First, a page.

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Discussion Starter · #1 ·
Hello fellow Colnago fans! Let me just start out by saying that I know I am blessed to be having this "dilemma", and needing advice on this. With that said, I have been riding a 2004 C50 (in NL4) for about 5 months. I got it used, and put some older parts on it for a demo period to make sure that the frame was what I was looking for before building it up into my dream bike with new parts at some point in the future. In short, I really like the
C50. I would describe the ride as stable, refined, and comfortable - very confidence inspiring. Its looks are tough to beat as well.

I am having second thoughts now, however, about making it my dream bike. This all came about when I was recently given the chance to try out a Casati Mistral with Campy Record and Shamal Ultra wheels for some extended rides. The Casati is a much different bike. It is a compact geo frame and is less than 900 grams (vs 1320g for my C50). The Casati complete bike is about 3 pounds lighter than my C50 as they are currently built. With identical parts, they would be a little over 1 pound apart (I do understand that different wheels and parts make a difference in the way a bike feels, but I think I can attribute most of the ride differences to the different frames – sizing is also pretty much identical).

The ride of the Casati is rather different. It is extremely stiff and light feeling. Medium to large impacts chatter my teeth, but I seem to prefer this feel on all but the really rough stuff. The C50 isolates me more from the road buzz, which I feel takes away some from the experience of riding. The Casati also has more of that really quick and darty go-kart feel, which my C50 does not really have. On my C50, I can easily hammer a curve on a mountain descent at 35mph, but I never feel like I am going all that fast because the thing is so darn smooth and stable. Again, I personally feel like this ultra-stability and smoothness of the C50 almost takes away from the excitement of cycling, even though it may inspire a tad more confidence and comfort. Hammering the curves on the Casati just feels incredible – I actually feel like I am going 35 mph when I corner at 35mph. To sum it up – the C50 feels like a high end automatic luxury sedan with a jazzed up engine, and the Casati feels like a manual transmission Ferrari. I appreciate both tremendously, but I just have more fun on the Casati.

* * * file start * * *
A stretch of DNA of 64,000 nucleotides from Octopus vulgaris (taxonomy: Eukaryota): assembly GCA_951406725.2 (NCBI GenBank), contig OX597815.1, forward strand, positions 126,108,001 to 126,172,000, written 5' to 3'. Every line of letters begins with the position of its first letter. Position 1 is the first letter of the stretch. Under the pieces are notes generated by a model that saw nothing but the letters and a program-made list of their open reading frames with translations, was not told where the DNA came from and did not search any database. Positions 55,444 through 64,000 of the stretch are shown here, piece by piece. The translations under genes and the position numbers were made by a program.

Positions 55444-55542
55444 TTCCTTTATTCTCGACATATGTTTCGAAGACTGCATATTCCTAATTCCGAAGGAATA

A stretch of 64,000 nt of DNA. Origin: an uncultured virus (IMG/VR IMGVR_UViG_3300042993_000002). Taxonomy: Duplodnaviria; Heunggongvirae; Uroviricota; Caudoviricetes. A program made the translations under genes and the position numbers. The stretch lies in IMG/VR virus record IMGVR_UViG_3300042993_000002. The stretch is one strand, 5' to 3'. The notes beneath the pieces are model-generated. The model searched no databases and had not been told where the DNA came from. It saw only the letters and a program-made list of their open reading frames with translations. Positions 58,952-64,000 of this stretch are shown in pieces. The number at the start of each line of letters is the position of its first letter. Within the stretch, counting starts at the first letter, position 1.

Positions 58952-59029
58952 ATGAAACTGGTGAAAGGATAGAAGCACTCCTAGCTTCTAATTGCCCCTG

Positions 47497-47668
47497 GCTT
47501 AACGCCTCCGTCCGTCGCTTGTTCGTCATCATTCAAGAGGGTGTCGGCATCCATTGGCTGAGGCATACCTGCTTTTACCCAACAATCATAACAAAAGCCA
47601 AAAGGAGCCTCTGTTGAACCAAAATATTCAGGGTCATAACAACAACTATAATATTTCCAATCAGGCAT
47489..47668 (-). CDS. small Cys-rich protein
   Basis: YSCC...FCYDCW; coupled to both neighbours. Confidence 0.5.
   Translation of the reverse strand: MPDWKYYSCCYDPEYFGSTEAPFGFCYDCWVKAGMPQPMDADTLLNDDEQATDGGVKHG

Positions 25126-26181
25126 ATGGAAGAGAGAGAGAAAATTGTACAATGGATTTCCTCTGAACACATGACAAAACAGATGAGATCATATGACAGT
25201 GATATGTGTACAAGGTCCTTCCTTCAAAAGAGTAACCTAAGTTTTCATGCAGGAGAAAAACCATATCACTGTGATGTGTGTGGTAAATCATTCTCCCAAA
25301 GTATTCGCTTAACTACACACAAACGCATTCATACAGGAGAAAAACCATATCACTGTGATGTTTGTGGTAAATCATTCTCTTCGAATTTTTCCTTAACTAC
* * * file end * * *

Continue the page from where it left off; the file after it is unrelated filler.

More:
Now to my question: Before I commit to a dream frame (leaning now to the Casati), do any of you have any insight into the ride differences between the C50 vs the Extreme C or Extreme Power? I would probably go with the EC (if I stay with Colnago), due to my 150lbs and enjoyment of light frames and climbing. Knowing what characteristics I prefer (above), will the Extreme C or Extreme Power have significantly more of that quick, stiff, light feel than the C50 does, or would the differences be more subtle than the differences between my C50 and the Casati?

Any help or insight would be appreciated!